It’s helpful to ask some thought-provoking questions to help you discover the possibilities of what you want out of life. Consider every aspect of your life, personal and professional, tangible and intangible. Contemplate all the important areas, family and friends, career and success, health and quality of life, spiritual connection and personal growth, and don’t forget about fun and enjoyment.

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      Some tips to guide you:

      • Remember to ask why you want certain things
      • Think about what you want, not on what you don’t want.
      • Give yourself permission to dream.
      • Be creative. Consider ideas that you never thought possible.
      • Focus on your wishes, not what others expect of you.

      Some questions to start your exploration:

      • What really matters to you in life? Not what should matter, what does matter.
      • What would you like to have more of in your life?
      • Set aside money for a moment; what do you want in your career?
      • What are your secret passions and dreams?
      • What would bring more joy and happiness into your life?
      • What do you want your relationships to be like?
      • What qualities would you like to develop?
      • What are your values? What issues do you care about?
      • What are your talents? What’s special about you?
      • What would you most like to accomplish?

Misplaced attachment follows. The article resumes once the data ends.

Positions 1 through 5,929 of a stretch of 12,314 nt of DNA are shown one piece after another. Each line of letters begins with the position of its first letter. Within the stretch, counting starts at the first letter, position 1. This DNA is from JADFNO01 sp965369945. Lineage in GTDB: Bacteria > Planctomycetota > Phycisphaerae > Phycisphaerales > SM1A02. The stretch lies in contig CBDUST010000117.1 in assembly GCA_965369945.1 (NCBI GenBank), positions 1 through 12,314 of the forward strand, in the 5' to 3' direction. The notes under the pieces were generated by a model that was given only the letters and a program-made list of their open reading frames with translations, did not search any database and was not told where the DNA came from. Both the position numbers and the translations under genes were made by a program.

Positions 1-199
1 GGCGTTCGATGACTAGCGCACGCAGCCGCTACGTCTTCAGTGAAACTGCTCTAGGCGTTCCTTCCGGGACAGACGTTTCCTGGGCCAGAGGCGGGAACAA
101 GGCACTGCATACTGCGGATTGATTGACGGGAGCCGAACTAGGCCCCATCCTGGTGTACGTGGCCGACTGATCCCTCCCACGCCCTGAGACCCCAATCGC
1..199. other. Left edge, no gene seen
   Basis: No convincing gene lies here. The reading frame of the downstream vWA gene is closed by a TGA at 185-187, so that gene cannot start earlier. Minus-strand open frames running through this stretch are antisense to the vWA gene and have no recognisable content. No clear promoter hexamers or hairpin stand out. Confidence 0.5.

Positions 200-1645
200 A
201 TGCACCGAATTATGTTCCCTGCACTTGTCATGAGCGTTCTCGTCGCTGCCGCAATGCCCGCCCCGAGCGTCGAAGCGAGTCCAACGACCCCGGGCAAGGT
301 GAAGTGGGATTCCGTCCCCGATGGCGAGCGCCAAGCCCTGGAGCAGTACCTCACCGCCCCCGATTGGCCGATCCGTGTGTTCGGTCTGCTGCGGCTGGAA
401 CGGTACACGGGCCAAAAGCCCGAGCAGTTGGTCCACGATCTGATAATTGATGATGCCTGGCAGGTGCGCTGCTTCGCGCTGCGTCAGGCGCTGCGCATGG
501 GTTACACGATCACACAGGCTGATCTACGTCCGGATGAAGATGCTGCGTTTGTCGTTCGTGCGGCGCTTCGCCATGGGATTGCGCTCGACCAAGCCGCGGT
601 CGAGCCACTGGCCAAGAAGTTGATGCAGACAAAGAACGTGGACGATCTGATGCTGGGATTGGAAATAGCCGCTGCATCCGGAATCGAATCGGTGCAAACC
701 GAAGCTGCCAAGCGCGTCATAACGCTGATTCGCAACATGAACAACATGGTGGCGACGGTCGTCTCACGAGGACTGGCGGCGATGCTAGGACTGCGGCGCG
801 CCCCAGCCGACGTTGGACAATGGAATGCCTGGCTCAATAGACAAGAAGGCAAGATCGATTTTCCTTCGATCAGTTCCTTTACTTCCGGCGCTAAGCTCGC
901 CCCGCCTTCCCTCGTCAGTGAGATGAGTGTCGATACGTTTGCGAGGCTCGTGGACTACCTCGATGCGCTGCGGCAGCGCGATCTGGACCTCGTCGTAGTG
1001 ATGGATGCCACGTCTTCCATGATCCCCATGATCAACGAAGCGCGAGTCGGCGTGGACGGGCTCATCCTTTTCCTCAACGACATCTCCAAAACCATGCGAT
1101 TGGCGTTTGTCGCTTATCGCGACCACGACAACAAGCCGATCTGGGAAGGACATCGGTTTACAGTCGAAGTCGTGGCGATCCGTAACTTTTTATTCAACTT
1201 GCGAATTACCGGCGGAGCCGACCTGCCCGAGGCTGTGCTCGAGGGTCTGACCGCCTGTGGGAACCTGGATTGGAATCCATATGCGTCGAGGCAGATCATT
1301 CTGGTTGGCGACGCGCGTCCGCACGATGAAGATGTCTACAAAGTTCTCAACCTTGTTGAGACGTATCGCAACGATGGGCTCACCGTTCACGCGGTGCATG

• What would legacy would you like to leave behind?

      It may be helpful to write your thoughts down in a journal or creative vision board if you’re the creative type. Add your own questions, and ask others what they want out of life. Relax and make this exercise fun. You may want to set your answers aside for a while and come back to them later to see if any have changed or if you have anything to add.

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      What Would Your Best Life Look Like?

      Describe your ideal life in detail. Allow yourself to dream and imagine, and create a vivid picture. If you can’t visualize a picture, focus on how your best life would feel. If you find it difficult to envision your life 20 or 30 years from now, start with five years—even a few years into the future will give you a place to start. What you see may surprise you. Set aside preconceived notions. This is your chance to dream and fantasize.

      A few prompts to get you started:

      • What will you have accomplished already?
      • How will you feel about yourself?
      • What kind of people are in your life? How do you feel about them?